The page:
When using the document, we need first to create an URL/path to the document. Check if does already exist. Create it if does not. Open it if it closed. Or just use it. In any case we save our link to the document in the common managedObjectContext property.

- (void)useDocument
    NSURL *url = [[[NSFileManager defaultManager] URLsForDirectory:NSDocumentDirectory
                                                         inDomains:NSUserDomainMask] lastObject];
    url = [url URLByAppendingPathComponent:@"SPoTDocument"];
    UIManagedDocument *document = [[UIManagedDocument alloc] initWithFileURL:url];
    if (![[NSFileManager defaultManager] fileExistsAtPath:[url path]]) {
        [document saveToURL:url
          completionHandler:^(BOOL success) {
              self.managedObjectContext = document.managedObjectContext;
    } else if (document.documentState == UIDocumentStateClosed) {
        [document openWithCompletionHandler:^(BOOL success) {
            self.managedObjectContext = document.managedObjectContext;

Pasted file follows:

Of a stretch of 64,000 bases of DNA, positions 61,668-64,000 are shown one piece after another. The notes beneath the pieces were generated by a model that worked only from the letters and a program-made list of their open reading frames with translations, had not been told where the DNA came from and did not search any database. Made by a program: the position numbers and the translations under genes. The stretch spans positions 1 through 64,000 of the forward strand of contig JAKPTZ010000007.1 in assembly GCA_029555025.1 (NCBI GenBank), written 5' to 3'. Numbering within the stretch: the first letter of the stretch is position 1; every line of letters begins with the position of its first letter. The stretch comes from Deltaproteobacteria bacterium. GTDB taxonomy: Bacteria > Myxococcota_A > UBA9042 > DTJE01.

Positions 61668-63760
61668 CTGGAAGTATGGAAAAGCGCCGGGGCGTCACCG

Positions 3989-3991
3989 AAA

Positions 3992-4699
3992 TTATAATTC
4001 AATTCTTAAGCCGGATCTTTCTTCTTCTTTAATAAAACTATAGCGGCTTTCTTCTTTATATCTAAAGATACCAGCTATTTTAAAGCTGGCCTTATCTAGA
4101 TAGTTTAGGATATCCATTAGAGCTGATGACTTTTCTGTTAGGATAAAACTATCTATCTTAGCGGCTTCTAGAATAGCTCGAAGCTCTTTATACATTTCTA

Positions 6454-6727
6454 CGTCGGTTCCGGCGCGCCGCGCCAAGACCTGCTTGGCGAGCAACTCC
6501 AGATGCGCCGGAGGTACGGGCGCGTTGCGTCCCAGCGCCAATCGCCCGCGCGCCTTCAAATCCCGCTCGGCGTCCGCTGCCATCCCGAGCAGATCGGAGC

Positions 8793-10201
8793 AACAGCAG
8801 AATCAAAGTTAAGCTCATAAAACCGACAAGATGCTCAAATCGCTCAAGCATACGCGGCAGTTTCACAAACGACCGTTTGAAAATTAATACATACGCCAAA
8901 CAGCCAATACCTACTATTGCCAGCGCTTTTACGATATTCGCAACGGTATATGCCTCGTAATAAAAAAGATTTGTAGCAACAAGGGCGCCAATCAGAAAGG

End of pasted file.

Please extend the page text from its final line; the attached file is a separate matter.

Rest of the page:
} else {
        self.managedObjectContext = document.managedObjectContext;

Finally, check if every thing works by using the current view controller. Load photos from Flickr and add them to core data:

- (void)viewDidLoad
    [super viewDidLoad];
    SharedDocumentHandler *sh = [SharedDocumentHandler sharedDocumentHandler];
    [sh useDocument];
    dispatch_queue_t queue = dispatch_queue_create("Flickr Downloader", NULL);
    dispatch_async(queue, ^{
        NSArray *photos = [FlickrFetcher stanfordPhotos];
        [sh.managedObjectContext performBlock:^{
            for (NSDictionary *photo in photos) {
                [Photo photoWithFlickrInfo:photo

When everything works find the SQLite file of your application in the simulator data. It should be in your home directory in “Library/Application Support/iPhone Simulator/6.1/Applications/ALONGCRYPTICNUMBER/Documents/SPoTDocument/” and is called persistentStore. Please note depending on which simulator version you use the link might be different. The best way to find the path is to log the URL when you create it in the shared-document handler.

The complete code is available on github.